An organisation that started off in the 1970s by listing the Galápagos Islands, the Historic Centre of Kraków and Chartres Cathedral as key pieces of human heritage has ended up classifying Slovakian bagpipe culture, the Portuguese manufacture of cowbells and anti-Semitic carnival floats under the same ever-broadening umbrella. It’s little wonder, then, that some truly left-field candidates feel emboldened to throw their hats in the ring.
The full package
“Of course Benidorm can be recognised as a World Heritage Site!” says Toni Pérez, the upbeat mayor of the Spanish city of Benidorm. “Tourism in Benidorm is proof that this new city of the twentieth century works for humanity. All the values that are supposed to be good values of a society, people find them in Benidorm… It’s a human creation that stands out for all the happiness it has brought to the world.”
Now is the perfect time, he believes, for his Costa Blanca beach resort to gain a tip of the hat from Unesco. “I believe that things must be protected when they are in their moment of splendour,” he says. “If the ancient centre of Córdoba had been built 30 years ago, wouldn’t we protect it fi we could? Would we wait 800 years to protect it?”
In order to submit a proposal for World Heritage status, a prospective site needs to fulfil one of ten eligibility criteria. The campaigners aiming to inscribe Benidorm believe it fulfils six of them, including representing “a masterpiece of human creative genius”. This feels like a bit of a stretch to some people. “The proposal may sound far-fetched, given the established idea of Benidorm as a place of bars and karaoke joints, home to international retirees and the English working class at play”, wrote journalist Rubén Esquitino in El Pais in 2015. However, he noted, “Among urban planners and sociologists, it has been several years since this prejudice was overcome.”
Professor Mario Gaviria, a sociologist at the University of Navarra, and winner of Spain’s National Environmental Prize, saw the strength of Benidorm’s case and started gathering together a pitch, based around its efficient management of water resources, the natural beauty of its setting and its key role in the invention of the package holiday, which has helped draw 250 million tourists to the city. In 2011 he claimed that “A city that is a reflection of a liberating European culture, such as Benidorm, should be a Unesco World Heritage Site, just like flamenco.”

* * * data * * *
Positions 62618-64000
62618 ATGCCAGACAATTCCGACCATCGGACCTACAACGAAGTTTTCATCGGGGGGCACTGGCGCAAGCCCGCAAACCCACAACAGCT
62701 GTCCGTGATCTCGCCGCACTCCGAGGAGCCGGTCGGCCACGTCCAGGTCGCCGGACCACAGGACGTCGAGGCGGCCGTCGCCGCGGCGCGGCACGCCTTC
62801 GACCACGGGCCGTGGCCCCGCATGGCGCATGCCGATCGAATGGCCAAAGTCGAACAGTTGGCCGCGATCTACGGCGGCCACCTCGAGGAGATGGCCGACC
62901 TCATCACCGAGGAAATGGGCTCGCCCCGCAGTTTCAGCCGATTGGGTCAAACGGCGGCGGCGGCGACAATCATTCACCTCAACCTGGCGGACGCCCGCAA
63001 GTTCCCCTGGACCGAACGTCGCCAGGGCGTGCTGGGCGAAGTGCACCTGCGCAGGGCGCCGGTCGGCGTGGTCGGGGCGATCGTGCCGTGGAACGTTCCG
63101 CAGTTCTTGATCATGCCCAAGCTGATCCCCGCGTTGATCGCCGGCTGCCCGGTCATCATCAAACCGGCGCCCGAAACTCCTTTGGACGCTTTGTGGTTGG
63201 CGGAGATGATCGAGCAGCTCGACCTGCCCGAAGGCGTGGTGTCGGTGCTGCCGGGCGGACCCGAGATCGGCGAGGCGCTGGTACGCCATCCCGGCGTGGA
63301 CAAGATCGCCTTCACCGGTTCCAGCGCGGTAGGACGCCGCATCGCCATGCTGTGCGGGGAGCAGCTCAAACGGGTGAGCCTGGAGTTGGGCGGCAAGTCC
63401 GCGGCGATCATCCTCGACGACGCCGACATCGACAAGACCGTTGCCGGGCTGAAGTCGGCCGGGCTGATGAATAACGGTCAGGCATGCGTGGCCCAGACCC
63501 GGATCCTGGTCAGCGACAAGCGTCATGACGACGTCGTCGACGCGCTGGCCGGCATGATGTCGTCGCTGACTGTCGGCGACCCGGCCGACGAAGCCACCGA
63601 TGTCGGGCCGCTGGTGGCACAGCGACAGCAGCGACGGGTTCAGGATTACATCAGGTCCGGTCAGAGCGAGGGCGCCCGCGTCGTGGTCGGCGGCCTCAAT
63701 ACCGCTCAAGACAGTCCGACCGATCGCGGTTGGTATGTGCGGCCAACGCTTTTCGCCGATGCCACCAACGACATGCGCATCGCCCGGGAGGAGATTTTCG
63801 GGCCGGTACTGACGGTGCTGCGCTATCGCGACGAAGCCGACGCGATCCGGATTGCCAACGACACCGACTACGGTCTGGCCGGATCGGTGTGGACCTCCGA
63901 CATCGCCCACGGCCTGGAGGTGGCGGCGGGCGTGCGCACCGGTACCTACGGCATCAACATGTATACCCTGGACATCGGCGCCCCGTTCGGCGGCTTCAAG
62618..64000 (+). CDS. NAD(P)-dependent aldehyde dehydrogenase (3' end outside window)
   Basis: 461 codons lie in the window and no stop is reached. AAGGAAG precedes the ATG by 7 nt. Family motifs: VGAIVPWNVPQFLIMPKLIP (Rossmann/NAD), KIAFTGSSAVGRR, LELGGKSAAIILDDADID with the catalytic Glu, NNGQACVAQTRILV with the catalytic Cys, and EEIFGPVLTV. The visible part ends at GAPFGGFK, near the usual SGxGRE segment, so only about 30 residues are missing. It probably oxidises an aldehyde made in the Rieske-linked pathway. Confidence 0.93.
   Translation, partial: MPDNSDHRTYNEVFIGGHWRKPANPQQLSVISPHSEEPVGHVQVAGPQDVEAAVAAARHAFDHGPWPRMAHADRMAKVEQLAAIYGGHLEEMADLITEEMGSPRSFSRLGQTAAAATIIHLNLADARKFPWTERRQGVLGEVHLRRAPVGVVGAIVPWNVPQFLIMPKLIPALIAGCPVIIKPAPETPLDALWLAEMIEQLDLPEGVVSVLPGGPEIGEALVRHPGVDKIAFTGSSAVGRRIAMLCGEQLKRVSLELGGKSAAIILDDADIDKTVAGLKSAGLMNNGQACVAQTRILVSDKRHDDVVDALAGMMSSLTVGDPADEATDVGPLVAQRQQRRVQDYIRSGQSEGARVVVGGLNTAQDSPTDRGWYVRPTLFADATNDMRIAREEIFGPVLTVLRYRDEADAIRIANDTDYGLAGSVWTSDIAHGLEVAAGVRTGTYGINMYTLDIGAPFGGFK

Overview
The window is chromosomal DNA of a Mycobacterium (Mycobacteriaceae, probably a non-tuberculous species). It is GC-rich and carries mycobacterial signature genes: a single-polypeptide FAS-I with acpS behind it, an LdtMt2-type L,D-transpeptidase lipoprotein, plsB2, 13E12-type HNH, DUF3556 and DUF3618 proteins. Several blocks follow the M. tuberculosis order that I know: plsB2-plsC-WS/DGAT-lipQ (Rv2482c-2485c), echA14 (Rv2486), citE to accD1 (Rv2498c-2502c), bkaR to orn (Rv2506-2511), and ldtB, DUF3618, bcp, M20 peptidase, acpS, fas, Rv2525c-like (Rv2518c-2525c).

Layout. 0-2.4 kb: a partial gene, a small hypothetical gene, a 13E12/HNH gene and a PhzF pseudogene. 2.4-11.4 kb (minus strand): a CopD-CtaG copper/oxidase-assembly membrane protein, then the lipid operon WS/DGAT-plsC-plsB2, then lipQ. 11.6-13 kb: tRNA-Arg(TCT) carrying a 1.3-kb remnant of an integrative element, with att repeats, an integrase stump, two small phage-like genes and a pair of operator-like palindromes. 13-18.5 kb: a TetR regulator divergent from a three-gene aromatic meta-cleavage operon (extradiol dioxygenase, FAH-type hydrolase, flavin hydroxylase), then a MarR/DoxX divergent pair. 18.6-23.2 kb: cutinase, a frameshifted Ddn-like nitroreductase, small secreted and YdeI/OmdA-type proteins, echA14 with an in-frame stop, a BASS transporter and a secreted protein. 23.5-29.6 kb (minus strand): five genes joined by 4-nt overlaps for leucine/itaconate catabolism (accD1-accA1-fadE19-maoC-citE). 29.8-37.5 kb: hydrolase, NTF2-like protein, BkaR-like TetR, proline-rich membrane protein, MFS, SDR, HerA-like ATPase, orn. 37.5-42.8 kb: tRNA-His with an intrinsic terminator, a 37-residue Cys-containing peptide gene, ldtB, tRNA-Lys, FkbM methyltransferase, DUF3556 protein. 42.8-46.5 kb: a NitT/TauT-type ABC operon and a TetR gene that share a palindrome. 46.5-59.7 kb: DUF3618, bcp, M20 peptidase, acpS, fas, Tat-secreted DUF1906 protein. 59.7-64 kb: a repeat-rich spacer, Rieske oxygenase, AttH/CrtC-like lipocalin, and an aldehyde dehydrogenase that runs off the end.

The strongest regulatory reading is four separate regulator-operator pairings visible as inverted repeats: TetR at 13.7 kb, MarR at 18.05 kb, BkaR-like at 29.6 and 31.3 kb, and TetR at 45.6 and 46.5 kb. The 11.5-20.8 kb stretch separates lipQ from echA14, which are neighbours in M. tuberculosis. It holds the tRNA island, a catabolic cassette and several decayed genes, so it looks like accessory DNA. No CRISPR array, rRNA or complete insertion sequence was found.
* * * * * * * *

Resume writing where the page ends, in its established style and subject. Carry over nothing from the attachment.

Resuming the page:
“Benidorm is a world reference for tourism,” says Mayor Pérez, who picked up Gaviria’s project after his death in 2018 and has committed to seeing it through. “It has a unique set of skyscrapers and urban design. The whole world is addressing sustainability. Benidorm is very sustainable! All new cities are being built tall and compact, because they are more efficient. Benidorm has been that way for 60 years!”
Its easy to be borne along by the mayor’s tidal wave of enthusiasm for his town. A solid argument can be made for inscribing a place that has brought holiday joy to so many people’s lives and has helped open up international travel to all (although the sustainability of millions of people flying in to the Costa Brava each year is questionable). The positive media and public reaction to the inscription of Jodrell Bank shows that there’s an appetite for recognising and preserving new types of sites.
But on the other hand, if Benidorm stands a decent shot at World Heritage status, then why not Magaluf? Torremonlinos? Clacton-on-Sea? Blackpool has already expressed an interest in joining the UK’s tentative list. Where does it end?
“If the World Heritage List continues to grow, it may lose its relevance,” predicts Maurel. “Classifying too many World Heritage Sites could simply end up by killing the list’